6. The Judge disapproved of the manner in which the complaint was made, the FIR registered and the arrests carried out.
  7. Investigating officer, P. Padmanabhan, said that none of the accused (including Karunanidhi and the other 14), received any pecuniary benefits. This raised questions about the motive of the FIR.
  8. The judge was surprised that the main accused could not be pinpointed; that the accused received no benefit; and that no investigation was done prior to the arrest, all leading to his questioning the motive of the arrest.
  9. The judge further noted that the way the complaint was lodged and FIR registered without examining witnesses shows that the only motive was to arrest some people. The judge suggested that this was an abuse of power.
  10. The court wondered why, in a normal corruption case, a First Information Report would be filed, the case investigated, a charge sheet would be made and a court would decide whether to give bail to the accused or not. In this case, the FIR was filed at night and arrests were made at midnight. The accused were those leaders who were not likely to abscond. The court asked why these procedures were not followed.

Charge sheetEdit

The charge-sheet was filed only after 4 years, in 2005. This raised questions as to the conduct of the government.[10]

External linksEdit

ReferencesEdit

  1. ^ T.S., Subramanian (7 July 2001). "Tamil Nadu's Shame". Frontline. Chennai: The Hindu Group. 18 (14). Retrieved 3 May 2016. While Sun TV kept telecasting its footage of the treatment that Karunanidhi and Maran received at the hands of the police, Jaya TV started telecasting on July 1 counter-footage. This showed that the situation was calm when the policemen arrived at Karunanidhi's house. In this version, there is no roughing up or jostling of the former Chief Minister. The situation takes a turn with the arrival of Maran. He picks up a quarrel with the police officers and resists spiritedly.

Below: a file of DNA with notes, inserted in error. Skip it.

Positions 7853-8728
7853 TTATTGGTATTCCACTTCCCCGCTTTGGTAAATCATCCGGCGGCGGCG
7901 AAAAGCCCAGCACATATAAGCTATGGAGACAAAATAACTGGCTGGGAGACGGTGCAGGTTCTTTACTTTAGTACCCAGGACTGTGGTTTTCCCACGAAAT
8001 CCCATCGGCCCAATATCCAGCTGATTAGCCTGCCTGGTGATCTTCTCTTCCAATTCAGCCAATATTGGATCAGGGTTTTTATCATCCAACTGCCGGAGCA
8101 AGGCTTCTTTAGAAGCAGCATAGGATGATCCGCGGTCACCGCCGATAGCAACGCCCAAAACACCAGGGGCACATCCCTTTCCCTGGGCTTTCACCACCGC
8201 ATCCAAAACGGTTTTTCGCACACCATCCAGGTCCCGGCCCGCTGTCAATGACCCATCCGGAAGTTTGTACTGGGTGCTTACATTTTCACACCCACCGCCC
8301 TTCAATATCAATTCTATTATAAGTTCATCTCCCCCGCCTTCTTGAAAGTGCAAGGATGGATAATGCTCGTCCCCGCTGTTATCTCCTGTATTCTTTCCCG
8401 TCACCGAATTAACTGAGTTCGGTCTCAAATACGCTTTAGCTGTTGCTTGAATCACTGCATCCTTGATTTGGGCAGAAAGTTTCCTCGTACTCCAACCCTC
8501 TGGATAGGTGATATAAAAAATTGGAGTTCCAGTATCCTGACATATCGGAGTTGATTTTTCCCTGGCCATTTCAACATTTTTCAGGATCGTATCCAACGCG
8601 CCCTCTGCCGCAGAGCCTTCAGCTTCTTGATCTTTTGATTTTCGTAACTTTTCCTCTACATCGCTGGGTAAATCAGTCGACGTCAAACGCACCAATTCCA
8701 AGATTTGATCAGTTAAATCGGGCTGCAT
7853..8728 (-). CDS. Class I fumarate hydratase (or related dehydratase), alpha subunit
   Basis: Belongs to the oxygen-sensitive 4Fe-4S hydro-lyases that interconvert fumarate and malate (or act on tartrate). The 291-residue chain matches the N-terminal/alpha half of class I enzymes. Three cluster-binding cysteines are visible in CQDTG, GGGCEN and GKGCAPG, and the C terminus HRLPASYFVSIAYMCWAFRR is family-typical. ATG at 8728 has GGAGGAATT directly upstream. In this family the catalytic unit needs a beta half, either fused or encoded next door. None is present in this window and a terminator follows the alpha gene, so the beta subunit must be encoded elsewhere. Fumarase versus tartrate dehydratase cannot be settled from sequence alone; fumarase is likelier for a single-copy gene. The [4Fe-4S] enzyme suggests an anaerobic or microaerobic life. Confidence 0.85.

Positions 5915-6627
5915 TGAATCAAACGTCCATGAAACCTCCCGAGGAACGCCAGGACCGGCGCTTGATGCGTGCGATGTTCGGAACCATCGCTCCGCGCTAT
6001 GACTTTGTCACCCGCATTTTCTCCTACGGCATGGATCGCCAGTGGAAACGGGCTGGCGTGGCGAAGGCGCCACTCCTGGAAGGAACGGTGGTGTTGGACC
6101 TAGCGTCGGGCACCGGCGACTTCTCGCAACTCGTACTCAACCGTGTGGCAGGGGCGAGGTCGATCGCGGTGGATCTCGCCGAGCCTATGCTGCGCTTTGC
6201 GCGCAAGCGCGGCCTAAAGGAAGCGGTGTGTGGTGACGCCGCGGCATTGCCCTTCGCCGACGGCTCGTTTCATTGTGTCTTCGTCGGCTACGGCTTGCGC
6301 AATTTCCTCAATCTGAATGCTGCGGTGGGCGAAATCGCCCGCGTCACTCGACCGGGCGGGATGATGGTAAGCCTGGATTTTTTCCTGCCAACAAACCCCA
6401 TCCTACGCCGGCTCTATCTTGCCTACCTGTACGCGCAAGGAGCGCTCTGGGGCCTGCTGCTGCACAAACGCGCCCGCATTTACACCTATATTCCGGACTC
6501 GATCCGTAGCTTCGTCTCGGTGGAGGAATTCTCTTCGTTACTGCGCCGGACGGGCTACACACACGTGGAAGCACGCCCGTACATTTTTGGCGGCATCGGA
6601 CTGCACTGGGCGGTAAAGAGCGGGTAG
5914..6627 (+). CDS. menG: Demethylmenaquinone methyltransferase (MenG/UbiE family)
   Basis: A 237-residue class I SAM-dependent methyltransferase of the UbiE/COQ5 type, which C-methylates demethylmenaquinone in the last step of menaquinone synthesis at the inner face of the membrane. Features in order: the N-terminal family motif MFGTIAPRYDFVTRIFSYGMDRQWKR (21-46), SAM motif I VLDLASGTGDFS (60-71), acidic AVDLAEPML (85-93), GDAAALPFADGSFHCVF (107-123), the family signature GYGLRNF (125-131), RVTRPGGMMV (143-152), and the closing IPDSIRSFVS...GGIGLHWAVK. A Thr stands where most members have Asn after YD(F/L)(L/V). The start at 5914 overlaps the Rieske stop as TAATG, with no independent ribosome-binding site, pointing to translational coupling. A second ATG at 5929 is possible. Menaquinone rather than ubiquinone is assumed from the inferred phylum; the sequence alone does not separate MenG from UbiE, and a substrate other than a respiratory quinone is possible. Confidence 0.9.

2. ^ Chennai Bureau (30 June 2001). "Karunanidhi held in pre-dawn swoop -- Jailed on corruption charges". The Hindu Business Line. Chennai: THE HINDU group of publications. Archived from the original on 14 May 2005. Retrieved 26 July 2016.
  3. ^ Jaitley, Arun; Bhatt, Sheela (30 June 2001). "Personal agenda prevailed over rule of the law". Rediff OnTheNet. New Delhi. Archived from the original on 28 September 2007. Retrieved 26 July 2016.
  4. ^ Iype, George (3 July 2001). "'They carried me out like a parcel': Maran". Rediff OnTheNet. Madras. Archived from the original on 28 September 2007. Retrieved 26 July 2016.
  5. ^ Madras Correspondent (30 June 2001). "Stalin surrenders, vows to fight back". Rediff OntheNet. Madras. Archived from the original on 3 July 2001. Retrieved 26 July 2016.
  6. ^ Bhatt, Sheela (30 June 2001). "PM condemns Karunandhi arrest, seeks details". Rediff OnTheNet. New Delhi. Archived from the original on 25 August 2010. Retrieved 3 May 2016.
  7. ^ Sahay, Tara Shankar. "TN governor asked to submit report". Rediff OnTheNet. New Delhi. Archived from the original on 25 August 2010. Retrieved 3 May 2016.
  8. ^ K, Balchand (1 July 2001). "CMs, leaders condemn arrest". The Hindu. Patna. Archived from the original on 28 January 2002. Retrieved 3 May 2016.
  9. ^ Sahay, Tara Shankar (30 June 2001). "Congress joins NDA in condemning Karunanidhi arrest". Rediff OnTheNet. New Delhi. Archived from the original on 21 August 2001. Retrieved 3 May 2016.
  10. ^ DH News Service Chennai (27 May 2005). "Charge-sheet filed against MK, Stalin in flyover scam". Deccan Herald. DH News Service Chennai. Archived from the original on 27 May 2006. Retrieved 3 May 2016.